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BAIID, DUI, Illinois DUI lawyerDid you know that if you are charged with driving under the influence (DUI), your driving privileges will be suspended, regardless of the outcome of the case? For a first-time offender, your license is automatically suspended for six months if you fail a blood-alcohol content (BAC) test, and 12 months if you refuse such a test. In addition, the Illinois Office of the Secretary of State can revoke your license until the conclusion of your case and beyond, depending on the final disposition. During your suspension, however, there may be measures of relief available to you that allow you to continue legally driving to work or school, and to provide for your family.

The most commonly used avenue of relief in Illinois is the Breath Alcohol Ignition Interlock Device (BAIID) Program. To qualify for the BAIID program, an offender is required to file an application with the Office of the Secretary of State to obtain a Monitoring Device Driving Permit, or MDDP. This permit allows a first-time DUI offender the opportunity to retain driving privileges during the statutory suspension of his or her license. Participation in the program is not mandatory, but declining the MDDP completely prohibits an offender from driving for the duration of his or her suspension.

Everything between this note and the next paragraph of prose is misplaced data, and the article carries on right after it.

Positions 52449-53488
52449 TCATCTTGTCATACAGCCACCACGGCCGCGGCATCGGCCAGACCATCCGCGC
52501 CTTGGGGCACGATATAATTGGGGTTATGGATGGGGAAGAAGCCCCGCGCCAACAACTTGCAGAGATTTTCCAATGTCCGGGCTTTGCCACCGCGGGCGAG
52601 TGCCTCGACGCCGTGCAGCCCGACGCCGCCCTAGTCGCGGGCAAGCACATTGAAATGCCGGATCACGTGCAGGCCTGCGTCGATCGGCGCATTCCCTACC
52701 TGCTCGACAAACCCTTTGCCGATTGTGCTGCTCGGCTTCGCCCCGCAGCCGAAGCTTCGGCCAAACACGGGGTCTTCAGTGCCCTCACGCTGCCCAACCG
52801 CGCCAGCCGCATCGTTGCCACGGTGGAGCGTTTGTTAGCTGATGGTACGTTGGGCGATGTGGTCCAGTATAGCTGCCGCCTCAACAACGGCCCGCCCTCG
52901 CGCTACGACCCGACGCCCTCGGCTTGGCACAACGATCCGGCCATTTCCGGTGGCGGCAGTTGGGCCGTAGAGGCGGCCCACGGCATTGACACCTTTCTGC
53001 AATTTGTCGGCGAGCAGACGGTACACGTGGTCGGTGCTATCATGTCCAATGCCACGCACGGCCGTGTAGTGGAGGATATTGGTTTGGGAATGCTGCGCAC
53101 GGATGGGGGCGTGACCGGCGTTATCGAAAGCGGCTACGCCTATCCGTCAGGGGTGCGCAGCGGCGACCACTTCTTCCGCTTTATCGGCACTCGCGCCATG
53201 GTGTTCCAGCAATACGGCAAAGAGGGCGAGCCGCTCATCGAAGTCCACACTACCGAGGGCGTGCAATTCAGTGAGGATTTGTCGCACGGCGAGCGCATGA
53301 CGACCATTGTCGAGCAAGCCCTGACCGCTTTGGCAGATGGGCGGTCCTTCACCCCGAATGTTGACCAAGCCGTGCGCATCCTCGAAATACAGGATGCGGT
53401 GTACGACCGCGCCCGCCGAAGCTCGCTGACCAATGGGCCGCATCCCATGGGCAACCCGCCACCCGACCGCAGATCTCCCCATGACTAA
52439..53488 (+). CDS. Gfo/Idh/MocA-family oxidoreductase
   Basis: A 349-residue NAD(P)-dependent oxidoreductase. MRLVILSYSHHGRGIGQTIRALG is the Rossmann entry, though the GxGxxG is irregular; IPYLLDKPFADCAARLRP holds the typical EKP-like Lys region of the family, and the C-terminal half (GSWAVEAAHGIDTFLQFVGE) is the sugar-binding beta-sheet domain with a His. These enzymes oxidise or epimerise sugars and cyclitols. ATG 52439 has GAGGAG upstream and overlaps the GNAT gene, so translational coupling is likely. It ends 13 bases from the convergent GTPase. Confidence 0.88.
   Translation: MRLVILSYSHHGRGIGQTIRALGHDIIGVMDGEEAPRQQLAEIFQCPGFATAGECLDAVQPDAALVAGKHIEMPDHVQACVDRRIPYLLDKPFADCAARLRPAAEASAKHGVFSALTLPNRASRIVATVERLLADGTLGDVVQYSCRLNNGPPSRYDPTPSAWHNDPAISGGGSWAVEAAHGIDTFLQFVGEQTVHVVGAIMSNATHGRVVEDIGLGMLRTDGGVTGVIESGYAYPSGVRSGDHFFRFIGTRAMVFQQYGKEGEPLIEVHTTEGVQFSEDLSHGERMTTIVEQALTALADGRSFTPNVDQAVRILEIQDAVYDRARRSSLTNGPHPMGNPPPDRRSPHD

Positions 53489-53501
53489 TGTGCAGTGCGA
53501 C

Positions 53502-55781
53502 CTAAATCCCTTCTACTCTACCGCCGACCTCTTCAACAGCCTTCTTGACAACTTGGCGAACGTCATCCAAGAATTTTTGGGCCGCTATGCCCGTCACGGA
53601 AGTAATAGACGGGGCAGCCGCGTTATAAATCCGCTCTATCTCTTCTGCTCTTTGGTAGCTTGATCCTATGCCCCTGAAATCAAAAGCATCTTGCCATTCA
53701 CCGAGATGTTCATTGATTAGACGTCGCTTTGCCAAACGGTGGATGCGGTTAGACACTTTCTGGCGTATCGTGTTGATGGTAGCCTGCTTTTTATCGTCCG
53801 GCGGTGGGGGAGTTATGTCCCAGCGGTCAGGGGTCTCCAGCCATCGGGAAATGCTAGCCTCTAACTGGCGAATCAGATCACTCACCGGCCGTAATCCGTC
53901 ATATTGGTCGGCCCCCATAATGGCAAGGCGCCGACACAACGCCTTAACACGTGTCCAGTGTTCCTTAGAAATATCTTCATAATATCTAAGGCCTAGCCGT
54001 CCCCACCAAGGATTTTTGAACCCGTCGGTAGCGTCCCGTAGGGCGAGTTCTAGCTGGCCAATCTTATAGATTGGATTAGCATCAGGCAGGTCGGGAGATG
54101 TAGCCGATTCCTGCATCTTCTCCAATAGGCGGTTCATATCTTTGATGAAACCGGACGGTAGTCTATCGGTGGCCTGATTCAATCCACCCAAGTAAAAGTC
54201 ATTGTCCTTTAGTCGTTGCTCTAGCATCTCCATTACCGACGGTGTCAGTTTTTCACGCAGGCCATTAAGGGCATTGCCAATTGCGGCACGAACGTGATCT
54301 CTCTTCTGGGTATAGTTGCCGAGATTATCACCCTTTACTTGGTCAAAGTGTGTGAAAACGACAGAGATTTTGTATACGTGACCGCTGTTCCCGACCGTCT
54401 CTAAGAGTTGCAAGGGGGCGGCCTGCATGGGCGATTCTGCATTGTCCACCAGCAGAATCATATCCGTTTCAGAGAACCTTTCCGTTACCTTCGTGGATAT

With an MDDP, an offender may drive his or her vehicle after installation of a BAAID. Installation of such a device is handled through the Office of the Secretary of State and its use will be monitored by the office as well. The offender is responsible for all costs associated with the installation and operation of the device. Any offender found driving another vehicle without a BAIID is subject to criminal prosecution.


DUI arrest, DUI conviction, Illinois criminal defense lawyer, Chicago criminal attorneyPolice administration of Breathalyzer tests is standard procedure in driving under the influence (DUI) arrests. Illinois law makes it unlawful for a driver to operate a motor vehicle if his or her blood-alcohol level is 0.08 or higher. A Breathalyzer test, properly admitted into evidence before a judge, can prove that a driver exceeded this legal limit.

It is important to understand “drunk driving” is not limited to passing or failing a Breathalyzer test. The law prohibits a person from driving “under the influence of alcohol.” This influence may be observed by police, or even other drivers, and does not necessarily require a blood-alcohol test.

Challenging a Breathalyzer Test

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